Tell us about one of the projects you're working on...For the last year, I've been working on that solo album Nathan promised me when I first joined the band, and in October of this year it was finally released! Persephone Is Dead, Long Live Persephone! is my first child, basically. It’s pretty rad, it has a lot of my Seattle music buds on it doing their thing, as well as a few super talented guests from faraway states I was blessed to work with, which is my favorite because I love sharing projects with as many friends as I can. I even talked my musical-hero Dad into making a banjo cut for one of the songs, Sinking Sands, so there’s a life goal I can check off my list!
I wrote the title track Persephone in 2011, and that was really the beginning for a lot of things that followed after. The song is about and dedicated to my friend from high school, Sarah, who was taken from her friends and family under very violent circumstances. Persephone is a character that has been with me in one form or another since that first daycare play; she was the first role I ever played and in all my earliest memories, so it was fitting that she stepped forward and let me use her story to help me get everything out of my system. Thus sparked our Muse relationship. She is the through-line of everything I make. If you listen, some aspect of her is present in every song on Persephone Is Dead, which are all about love and death happening at once, with varying degrees of desperation, rebellious joy and manic anger. In terms of style, I'm still massaging out my own mashup of the folk melodies I was raised on and the screaming rock’n’roll demons in my heart, so this album is the first attempt to find that equilibrium.
What advice do you have for young Steampunks? Steampunks have some of the most beautiful and generous imaginations of any group of folks I've come across. That being said, naysayers gunna naysay, so my advice for young Steampunks is to DO YOU, vigorously and with all your might. Give nary a thought to those naysayers, those self-proclaimed experts, those who poo-poo anything not within their bubble of context or experience. The world is a wide place - there are as many ways to live in it as there are people on the planet. If your version of Steampunk includes cyber robots and aliens, good! If it includes gods and magic, excellent! If your Steampunk includes a matriarchal syndicate of mixed-ethnicity, non-binary telepaths fighting for peace, justice, and equality all over the world, FREAKING AWESOME, I WANT THAT TO EXIST. Don't be afraid of where you come from. Don’t be afraid if your interests, or who you are, takes you in a different direction than everyone else. I’ve lived my life by looking at what the herd is doing, and my instincts stubbornly choosing to go the opposite direction. It's unbelievably hard sometimes, but worth it. Know your own context, own it, and never say nay!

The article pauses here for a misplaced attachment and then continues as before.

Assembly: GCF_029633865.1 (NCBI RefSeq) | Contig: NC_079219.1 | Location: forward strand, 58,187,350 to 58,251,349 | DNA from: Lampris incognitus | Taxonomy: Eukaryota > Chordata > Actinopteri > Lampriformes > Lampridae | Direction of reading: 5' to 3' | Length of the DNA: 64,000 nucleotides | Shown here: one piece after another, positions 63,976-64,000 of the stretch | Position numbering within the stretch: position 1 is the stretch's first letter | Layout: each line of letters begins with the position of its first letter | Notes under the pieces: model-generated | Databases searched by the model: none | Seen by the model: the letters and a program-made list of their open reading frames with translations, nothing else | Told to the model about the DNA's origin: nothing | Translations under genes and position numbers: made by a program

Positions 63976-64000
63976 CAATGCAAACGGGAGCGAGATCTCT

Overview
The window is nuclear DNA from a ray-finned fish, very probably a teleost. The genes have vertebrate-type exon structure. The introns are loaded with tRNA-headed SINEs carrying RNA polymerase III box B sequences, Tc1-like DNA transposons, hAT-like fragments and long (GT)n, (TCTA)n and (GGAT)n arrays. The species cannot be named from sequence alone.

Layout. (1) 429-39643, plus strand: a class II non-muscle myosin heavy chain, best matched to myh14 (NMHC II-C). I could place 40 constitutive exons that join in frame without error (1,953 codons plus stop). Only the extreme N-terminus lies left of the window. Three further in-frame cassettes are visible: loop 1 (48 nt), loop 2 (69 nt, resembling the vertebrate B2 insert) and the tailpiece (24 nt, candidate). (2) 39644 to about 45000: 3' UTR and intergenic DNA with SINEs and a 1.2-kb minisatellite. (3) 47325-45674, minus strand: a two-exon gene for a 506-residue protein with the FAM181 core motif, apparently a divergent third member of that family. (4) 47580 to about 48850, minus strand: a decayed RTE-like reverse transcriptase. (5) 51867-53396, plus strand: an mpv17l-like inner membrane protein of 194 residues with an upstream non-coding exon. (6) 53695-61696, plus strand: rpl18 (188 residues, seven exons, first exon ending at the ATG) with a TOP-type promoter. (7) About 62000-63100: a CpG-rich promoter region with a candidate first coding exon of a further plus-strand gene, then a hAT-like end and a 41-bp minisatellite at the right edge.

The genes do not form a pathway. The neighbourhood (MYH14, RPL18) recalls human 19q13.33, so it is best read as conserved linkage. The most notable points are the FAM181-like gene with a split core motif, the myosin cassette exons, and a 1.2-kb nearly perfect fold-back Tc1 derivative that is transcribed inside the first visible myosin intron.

My other offer would be to remember kindness. Always and to everyone. Eighty-five to ninety percent of the gigs I’ve gotten were because I made friends with someone who became some kind of booker or event organizer further down the line. Be kind, be professional, say Yes And to other people, and to yourself.
Find out more at:"You can follow me on Facebook for show updates, projects, dumb mythology memes, and cat pictures at: https://www.facebook.com/mythsandmaladies/?ref=hl"
- Solo music can be listened to and purchased here: https://dogwood.bandcamp.com
- YouTube channel: https://www.youtube.com/channel/UCHOFVA-C8ymBwr7IsKUdS_A